What was old, is new again: Operator Care Programs
I have just read an report published in Chem Processing, “Focus On Better Equipment Care For Increased Productivity”. The report can be down loaded using the following Link. Within this report there is an article on how to “Successfully Implement an Operator Care Program”. Other than the fact I thought that the article, based on the title, was about the caring of operators, and expecting an HR type of article, it is a good article on how to set up a program of operators participating in the care of their equipment.
What struck me about this, was the fact that this idea in not new. Over thirty years a go a company I worked for implemented a program of enabling operators to take care of the equipment that they worked on. This company could not afford to let all the experience and knowledge that the operator had go to waste. We set up training programs, continuous improvement programs, included six sigma training, and created work groups where the groups members had authority (and budget) to initiate work place improvements.
The results were interesting. The operators accepted the additional activities regarding operating / maintaining their equipment without any complaints. This maybe due to the fact that the company was battling for survival, and everyone knew that we had to reduce costs and improve productivity. In fact, as you walked into work the first thing you saw was all the productivity goals and how we were doing. And as part of the operators training we gave them basic financial training so they could understand the financial impact of what they were doing. Where things really took off was the continuous improvement program. Things started small, new and safer floor coatings, new barriers, etc. but soon developed into serious improvements in the process. Not only did we receive, accept, and implement process improvement suggestions, but in some cases were challenge on the whole process itself.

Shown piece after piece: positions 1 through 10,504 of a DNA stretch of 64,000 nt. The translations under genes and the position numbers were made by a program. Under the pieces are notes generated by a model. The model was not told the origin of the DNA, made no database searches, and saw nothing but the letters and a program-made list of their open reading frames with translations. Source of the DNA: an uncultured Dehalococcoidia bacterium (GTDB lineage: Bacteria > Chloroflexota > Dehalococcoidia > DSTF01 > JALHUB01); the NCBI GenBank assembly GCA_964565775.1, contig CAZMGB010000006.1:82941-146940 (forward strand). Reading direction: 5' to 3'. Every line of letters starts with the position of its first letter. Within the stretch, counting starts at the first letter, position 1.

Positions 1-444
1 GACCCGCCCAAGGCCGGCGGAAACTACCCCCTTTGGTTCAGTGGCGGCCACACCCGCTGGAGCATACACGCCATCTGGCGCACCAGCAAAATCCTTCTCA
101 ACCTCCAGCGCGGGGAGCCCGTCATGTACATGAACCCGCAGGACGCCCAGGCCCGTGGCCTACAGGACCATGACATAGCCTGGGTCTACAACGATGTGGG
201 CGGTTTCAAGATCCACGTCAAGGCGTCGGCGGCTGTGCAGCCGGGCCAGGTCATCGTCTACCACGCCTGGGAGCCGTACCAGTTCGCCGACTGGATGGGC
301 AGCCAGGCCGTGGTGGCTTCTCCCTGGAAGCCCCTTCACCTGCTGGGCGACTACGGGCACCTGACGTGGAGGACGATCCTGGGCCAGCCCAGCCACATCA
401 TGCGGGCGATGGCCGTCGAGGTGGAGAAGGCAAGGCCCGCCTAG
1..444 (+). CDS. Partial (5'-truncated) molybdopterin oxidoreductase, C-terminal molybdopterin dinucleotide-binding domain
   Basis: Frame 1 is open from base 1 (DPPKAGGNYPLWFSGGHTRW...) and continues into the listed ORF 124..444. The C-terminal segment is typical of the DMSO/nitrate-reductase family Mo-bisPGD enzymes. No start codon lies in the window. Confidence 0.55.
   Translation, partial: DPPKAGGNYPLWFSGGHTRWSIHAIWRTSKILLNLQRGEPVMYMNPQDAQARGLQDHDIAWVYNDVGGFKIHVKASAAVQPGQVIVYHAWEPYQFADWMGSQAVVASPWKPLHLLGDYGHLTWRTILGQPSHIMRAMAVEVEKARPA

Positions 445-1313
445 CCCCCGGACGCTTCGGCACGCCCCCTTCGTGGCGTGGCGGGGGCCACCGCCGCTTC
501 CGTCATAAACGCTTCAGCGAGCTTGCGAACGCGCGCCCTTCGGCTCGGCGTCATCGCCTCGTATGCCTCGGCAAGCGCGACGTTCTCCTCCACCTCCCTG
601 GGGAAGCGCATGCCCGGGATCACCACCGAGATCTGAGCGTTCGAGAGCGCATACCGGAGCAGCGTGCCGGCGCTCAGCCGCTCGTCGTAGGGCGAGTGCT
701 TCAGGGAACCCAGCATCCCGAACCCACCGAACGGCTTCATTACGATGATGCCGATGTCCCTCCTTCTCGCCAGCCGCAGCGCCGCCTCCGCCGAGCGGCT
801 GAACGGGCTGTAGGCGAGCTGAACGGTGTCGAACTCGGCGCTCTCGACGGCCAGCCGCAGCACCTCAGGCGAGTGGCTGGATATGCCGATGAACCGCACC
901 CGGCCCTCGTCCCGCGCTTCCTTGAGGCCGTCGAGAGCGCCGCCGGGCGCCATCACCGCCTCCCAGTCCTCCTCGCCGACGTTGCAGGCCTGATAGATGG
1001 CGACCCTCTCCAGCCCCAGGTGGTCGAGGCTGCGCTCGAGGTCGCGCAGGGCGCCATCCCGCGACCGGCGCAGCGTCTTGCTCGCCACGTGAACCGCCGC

As an example: historically sometimes we ended up with a mismatch of the input materials (work in process) to the amount of product scheduled. In the case of were we had partial inputs the policy was to make up the missing materials and continue processing until all the materials had been processed out. Of course this meant that the entire plant waited until the missing materials were made and the process continued. This made sense when material costs were the primary cost element, but not so much when labor cost were the most expensive element. This went on for years until some process improvement group asked why. Accounting got involved and did a cost analysis, found out that we were actually operating at a loss doing this, and the policy was changed.
Setting up an Operator Care Program makes sense and you can get a lot out of the experience that are embedded in your operators. But don’t stop with just taking care of the equipment. Include the working area, and the total process.
Not a new idea, but a good idea. The results might surprise you.